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Reviewed by:
  • The Jewish Confederates
  • Robert E. May
The Jewish Confederates, by Robert N. Rosen. Columbia: University of South Carolina Press, 2000. 517 pp. $39.95.

Robert Rosen’s Jewish Confederates represents one of the most provocative treatments ever written about the history of southern Jewry. Its title hardly does it justice, as Rosen relates far more than the story of Jews during the Confederacy’s brief history. Rather, drawing upon a wealth of manuscript materials, published memoirs and diaries, encyclopedias and biographical directories, and innumerable secondary sources about Jewish history before 1900 (including temple and community studies), and situating his account within the historiography of the South and the Confederacy, Rosen illuminates southern Jewish history from colonial times into the twentieth century. What makes this book especially engrossing is that he spins out his narrative family by family, community by community. Rosen estimates that there were 20,000–25,000 Jews altogether living in the Confederacy’s eleven states on the eve of the Civil War. His coverage is so broad, even reaching families living in obscure towns and villages, that by the end of the book one feels introduced literally to every Jew in Dixie. The book is so generously illustrated that some readers may feel as if they also know what each one of them looked like!

Rosen’s initial chapters treat the pre-Civil War southern Jewish experience, with Chapter Two being a synopsis of the careers of the antebellum South’s two Sephardic Jewish U.S. senators, Judah P. Benjamin and David Levy Yulee (the latter married out of the faith and embraced Christianity, but apparently never converted). The second section of the book covers what Rosen estimates as about 2,000 Jews who served the [End Page 160] Confederate military establishment in virtually all branches (and ranks other than general)—though rarely in the cavalry, since Jewish Confederates generally hailed from urban areas and had limited familiarity with horseback riding. Separate chapters treat Jewish officers and enlisted men. Then Rosen takes up the experience of southern Jewish civilians and congregations on the war’s home front, before turning to what happened to southern Jews during and after Reconstruction.

Rosen finds that much of the southern Jewish community supported secession from the Union in 1860–1861, and that Dixie’s Jews subsequently rallied to the Confederate cause and made significant contributions in terms of military and governmental service, as well as monetary sacrifice. Some Jewish soldiers achieved distinguished combat records. Jewish womenfolk made parallel contributions on the home front, by nursing, smuggling, spying, and other activities for the cause of independent nationhood. One of them, Eugenia Phillips, earned a living martyrdom in southern public opinion after her stridently pro-Confederate attitudes provoked the Union occupation commander in New Orleans to banish her to an island for the balance of the war.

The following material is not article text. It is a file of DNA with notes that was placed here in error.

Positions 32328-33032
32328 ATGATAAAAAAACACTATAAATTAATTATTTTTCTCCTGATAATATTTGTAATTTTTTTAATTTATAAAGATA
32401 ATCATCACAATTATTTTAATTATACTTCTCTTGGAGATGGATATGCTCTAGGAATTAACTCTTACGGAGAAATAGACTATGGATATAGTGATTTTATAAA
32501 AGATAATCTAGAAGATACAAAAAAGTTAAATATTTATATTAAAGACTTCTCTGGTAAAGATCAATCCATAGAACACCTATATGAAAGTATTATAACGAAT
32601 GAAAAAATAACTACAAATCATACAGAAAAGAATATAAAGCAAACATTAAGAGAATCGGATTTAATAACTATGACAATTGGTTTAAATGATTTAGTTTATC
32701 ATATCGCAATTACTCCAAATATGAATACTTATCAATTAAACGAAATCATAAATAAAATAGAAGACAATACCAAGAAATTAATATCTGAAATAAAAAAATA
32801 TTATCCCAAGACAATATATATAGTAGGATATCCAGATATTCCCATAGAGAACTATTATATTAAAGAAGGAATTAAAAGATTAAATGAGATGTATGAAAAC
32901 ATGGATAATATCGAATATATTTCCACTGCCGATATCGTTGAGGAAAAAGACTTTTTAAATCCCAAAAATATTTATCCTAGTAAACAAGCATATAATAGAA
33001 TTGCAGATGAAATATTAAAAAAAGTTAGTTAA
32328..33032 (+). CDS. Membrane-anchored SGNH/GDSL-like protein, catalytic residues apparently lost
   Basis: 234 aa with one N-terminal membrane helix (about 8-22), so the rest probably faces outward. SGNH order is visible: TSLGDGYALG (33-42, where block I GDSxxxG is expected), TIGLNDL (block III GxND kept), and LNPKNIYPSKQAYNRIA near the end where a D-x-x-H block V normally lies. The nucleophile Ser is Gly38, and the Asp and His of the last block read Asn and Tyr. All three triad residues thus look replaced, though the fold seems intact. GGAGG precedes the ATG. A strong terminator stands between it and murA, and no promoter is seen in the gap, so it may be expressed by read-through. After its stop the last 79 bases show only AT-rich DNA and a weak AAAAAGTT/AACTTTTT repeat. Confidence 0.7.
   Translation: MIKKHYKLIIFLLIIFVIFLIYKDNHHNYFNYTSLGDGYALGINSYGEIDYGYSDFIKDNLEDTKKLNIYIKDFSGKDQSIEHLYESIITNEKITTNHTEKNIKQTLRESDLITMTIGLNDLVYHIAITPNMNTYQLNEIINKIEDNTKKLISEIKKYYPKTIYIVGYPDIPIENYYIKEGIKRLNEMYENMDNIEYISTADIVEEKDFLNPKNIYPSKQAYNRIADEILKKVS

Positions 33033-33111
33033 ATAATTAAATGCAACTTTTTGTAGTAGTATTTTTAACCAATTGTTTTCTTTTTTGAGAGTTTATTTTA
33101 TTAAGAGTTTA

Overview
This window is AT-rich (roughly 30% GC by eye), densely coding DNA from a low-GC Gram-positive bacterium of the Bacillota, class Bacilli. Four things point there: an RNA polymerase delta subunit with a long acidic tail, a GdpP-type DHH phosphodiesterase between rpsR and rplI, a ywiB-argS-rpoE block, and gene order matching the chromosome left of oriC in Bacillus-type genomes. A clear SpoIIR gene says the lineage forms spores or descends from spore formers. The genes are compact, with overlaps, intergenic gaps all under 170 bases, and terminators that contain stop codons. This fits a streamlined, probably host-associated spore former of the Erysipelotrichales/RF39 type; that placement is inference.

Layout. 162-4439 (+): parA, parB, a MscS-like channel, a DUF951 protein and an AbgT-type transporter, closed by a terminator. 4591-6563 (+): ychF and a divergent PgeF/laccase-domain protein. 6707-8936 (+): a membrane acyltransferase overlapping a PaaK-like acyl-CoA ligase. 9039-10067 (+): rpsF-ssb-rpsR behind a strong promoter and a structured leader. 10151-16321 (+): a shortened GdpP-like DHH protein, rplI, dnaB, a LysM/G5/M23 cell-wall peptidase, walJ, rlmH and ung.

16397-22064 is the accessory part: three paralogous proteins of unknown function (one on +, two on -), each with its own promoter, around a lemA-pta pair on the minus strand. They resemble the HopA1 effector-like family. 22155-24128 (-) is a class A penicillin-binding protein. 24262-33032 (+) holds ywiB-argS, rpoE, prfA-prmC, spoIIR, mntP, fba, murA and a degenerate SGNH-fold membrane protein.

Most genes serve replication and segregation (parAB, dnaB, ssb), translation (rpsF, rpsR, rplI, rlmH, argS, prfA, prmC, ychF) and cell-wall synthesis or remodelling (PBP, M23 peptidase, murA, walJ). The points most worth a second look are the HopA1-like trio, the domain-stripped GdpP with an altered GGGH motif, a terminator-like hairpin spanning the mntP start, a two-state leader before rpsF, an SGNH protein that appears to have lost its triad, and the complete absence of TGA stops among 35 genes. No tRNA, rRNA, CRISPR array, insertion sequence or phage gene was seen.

Jews served the Confederacy enthusiastically, Rosen tells us, because the antebellum South was relatively free of antisemitism. Not only were the first U.S. senators of Jewish descent southerners, but many southern Jews held other political offices at the state and local levels, and Louisiana produced the first elected Jewish lieutenant governor in American history. Allowed to prosper under Dixie’s sun, Jews accumulated wealth (often in mercantile affairs in cities such as New Orleans, Charleston, and Richmond), acquired and occasionally traded in slaves, sometimes became planters, defended the peculiar institution, and prioritized their identities as southerners over their Jewish affiliations. Jews from Sephardic families naturally volunteered for Confederate service in order to defend what they had come to regard as their land and country. More recent Ashkenazim from central and eastern Europe also turned out, but may have been more apt to do so for adventure or in response to social pressures and to collect bounties, than because of ideological constancy to the southern way of life. Tolerant regional attitudes help explain, moreover, why southern Jews never formed exclusively Jewish companies for Confederate service in the model of ethnic Irish and German units. Having experienced the deprivations of ghetto life in Europe, southern Jews welcomed chances to assimilate into southern society and resisted being classed as “a separate nationality” (p. 165).

Although wartime...

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pp. 160-162
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